Thursday, 22 May 2008

Trade unions, and trouble with the "lesser evil"

by Health Unionist

When Labour’s third-ranked cabinet minister starts talking about the possibility of defeat in the upcoming election, you know they're in real trouble. In my union, there’s a whole lot of thinking going on already about life under the Goff scenario – with National potentially in power by year’s end.

People are talking about the need to mobilise members to fight this time, unlike in 1991 when many unions retreated before the blitzkreig of an incoming National government. Which makes yesterday's media release from the Council of Trade Unions, below, all the more disturbing.

Even as workers turn their backs on Labour in disgust, CTU secretary Carol Beaumont has announced she’s standing as a Labour Party candidate.

Beaumont is the latest and highest profile union leader to nail her colours to Labour’s mast. She joins the president of the country’s largest union, the Engineering Printing & Manufacturing Union, who’s standing for Labour in the safe National seat of Clutha-Southland. Behind the scenes, CTU president (and former member of Labour’s National Policy Council) Helen Kelly is sure to be working for Labour, too. As is CTU vice-president Richard Wagstaff from the pro-Labour PSA public sector union.

This does not augur well for a fighting union movement. Time and again, loyalty to Labour among top union leaders blunts the movement’s fighting edge and ends up strengthening National’s agenda. It happened in 1991, when they refused to organise a mass campaign in defiance of National’s anti-union laws, and it’s happening today.

In 2005 the CTU waged a strong, united campaign against National’s tax cuts, managing to shift the focus onto higher wages and collective bargaining. But now that Labour is promising tax cuts, the unions are hesitant. There is no strong counter-argument to National’s agenda.

In the past, the CTU has opposed free trade. But when it’s Labour signing a flagship free trade deal with China, which will cost jobs and drive down wages here while strengthening the oppressive regime in Beijing, the CTU mumbles its endorsement.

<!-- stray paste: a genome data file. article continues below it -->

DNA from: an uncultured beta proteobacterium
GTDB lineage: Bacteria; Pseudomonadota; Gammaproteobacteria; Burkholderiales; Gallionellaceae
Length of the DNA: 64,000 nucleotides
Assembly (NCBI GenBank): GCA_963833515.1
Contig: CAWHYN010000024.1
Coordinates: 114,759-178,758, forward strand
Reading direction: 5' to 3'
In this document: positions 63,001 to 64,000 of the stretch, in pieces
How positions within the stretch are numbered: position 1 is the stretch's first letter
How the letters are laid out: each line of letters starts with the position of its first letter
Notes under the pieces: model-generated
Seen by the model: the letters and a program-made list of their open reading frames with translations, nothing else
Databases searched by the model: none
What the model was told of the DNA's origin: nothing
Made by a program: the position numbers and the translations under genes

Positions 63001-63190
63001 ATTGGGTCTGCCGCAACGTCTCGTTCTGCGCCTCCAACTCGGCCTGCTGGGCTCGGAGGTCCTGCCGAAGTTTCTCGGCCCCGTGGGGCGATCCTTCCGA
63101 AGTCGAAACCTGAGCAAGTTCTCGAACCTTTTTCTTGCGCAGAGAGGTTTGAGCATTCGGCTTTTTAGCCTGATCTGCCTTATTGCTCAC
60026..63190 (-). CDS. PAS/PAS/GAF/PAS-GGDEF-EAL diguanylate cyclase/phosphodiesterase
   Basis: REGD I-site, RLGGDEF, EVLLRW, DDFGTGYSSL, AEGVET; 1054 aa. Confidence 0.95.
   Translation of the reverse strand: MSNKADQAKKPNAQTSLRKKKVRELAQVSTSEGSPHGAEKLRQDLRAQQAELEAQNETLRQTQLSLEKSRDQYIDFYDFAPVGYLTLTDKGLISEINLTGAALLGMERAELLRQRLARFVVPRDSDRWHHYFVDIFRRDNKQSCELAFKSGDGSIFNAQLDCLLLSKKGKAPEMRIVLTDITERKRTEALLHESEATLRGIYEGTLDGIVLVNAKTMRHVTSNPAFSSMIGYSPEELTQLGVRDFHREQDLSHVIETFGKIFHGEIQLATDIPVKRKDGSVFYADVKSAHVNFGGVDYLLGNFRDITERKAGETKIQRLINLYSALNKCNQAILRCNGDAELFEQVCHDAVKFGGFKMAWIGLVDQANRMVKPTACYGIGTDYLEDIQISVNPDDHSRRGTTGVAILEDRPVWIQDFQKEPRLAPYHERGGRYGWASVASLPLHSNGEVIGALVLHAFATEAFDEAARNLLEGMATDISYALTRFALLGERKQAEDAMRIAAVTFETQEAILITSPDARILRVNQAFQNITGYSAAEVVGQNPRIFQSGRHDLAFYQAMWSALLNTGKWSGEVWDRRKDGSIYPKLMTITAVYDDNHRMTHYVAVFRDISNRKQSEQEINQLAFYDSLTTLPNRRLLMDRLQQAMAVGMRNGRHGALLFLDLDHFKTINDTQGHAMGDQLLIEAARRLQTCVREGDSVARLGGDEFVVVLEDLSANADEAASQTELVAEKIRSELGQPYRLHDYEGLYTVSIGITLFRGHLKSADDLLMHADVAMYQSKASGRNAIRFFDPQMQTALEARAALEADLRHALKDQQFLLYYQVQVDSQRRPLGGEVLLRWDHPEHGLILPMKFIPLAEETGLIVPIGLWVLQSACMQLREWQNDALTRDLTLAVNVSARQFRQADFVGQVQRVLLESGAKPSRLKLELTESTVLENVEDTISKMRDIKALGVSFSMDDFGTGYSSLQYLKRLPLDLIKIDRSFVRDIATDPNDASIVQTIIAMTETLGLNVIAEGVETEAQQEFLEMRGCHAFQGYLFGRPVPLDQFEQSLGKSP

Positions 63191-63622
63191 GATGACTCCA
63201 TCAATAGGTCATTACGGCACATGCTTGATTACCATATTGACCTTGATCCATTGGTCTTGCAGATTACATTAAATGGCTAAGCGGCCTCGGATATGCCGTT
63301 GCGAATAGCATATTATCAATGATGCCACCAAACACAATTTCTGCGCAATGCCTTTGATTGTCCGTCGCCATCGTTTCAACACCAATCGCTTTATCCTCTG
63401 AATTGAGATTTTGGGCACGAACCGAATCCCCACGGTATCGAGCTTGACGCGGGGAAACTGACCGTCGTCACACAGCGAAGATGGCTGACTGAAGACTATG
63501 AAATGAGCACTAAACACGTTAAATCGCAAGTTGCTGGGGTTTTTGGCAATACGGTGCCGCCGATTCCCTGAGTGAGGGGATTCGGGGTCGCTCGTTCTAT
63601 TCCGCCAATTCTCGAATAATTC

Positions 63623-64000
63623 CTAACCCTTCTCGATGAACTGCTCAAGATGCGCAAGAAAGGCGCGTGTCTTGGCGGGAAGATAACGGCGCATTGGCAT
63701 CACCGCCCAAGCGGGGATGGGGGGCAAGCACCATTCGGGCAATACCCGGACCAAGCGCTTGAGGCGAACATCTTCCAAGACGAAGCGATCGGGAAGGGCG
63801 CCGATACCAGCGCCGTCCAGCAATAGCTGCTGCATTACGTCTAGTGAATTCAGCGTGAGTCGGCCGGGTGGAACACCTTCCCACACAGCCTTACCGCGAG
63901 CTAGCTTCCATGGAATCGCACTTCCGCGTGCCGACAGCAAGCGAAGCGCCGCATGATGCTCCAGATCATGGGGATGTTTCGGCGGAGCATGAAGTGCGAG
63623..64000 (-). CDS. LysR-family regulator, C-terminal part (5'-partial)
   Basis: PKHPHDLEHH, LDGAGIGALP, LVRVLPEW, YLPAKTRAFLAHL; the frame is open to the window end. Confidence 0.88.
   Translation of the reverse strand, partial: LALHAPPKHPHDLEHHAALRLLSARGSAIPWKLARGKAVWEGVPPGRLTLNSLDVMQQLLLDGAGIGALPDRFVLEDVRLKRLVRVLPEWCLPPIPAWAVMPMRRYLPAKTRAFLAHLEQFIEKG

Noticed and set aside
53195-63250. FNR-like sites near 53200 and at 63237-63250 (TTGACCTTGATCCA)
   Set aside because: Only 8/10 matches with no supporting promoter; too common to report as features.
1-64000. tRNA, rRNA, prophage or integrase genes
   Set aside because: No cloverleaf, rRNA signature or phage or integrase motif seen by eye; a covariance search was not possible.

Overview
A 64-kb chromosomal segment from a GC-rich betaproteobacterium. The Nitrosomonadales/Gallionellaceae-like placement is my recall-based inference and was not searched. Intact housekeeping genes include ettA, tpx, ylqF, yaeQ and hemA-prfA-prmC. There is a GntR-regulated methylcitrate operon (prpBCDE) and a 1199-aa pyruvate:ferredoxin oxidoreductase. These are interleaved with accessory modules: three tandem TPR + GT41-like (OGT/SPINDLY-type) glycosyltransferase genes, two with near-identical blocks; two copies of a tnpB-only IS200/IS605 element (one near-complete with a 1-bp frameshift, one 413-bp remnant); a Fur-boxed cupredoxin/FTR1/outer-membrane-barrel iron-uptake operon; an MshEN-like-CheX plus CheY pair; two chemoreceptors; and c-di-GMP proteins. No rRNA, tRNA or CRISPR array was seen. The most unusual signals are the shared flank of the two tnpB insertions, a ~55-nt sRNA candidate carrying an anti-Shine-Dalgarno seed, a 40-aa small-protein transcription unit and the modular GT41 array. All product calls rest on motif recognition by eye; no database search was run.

In industrial battles, too, from Air NZ to the junior doctors dispute, allegiance to Labour among the upper echelons leads unions to pull their punches and breeds disunity. Come 2009, a defeated Labour Party under a new leader would be likely to pull the whole show even further to the right.

To those many trade unionists who are now seeing the need for a vigorous, fighting movement to confront a future National government, we say this: The trouble with backing the "lesser evil" is that win or lose, you still end up with an evil.

It’s time to cut ties with Labour. Join the broad left movement which is standing in the election and is committed to mass grassroots resistance. Join RAM.

CTU secretary to stand in election

21 May 2008

The Council of Trade Unions governing body met today and were formally advised of secretary Carol Beaumont’s selection as the Labour candidate for Maungakiekie in Auckland at this year’s election.

“Carol has been a hardworking advocate for working people all her life, and she will make an excellent contribution for workers in Parliament, although the CTU will miss her wide range of skills,” CTU vice president Richard Wagstaff said tonight.

“Carol will run a strong campaign and we are confident she will win her seat, and we wish her well as an MP representing working people in Parliament.”

Carol was elected secretary of the CTU in 2003 after 20 years involvement in unions both in New Zealand and Australia, as delegate, executive member, organiser and union secretary, Richard Wagstaff said.

No comments: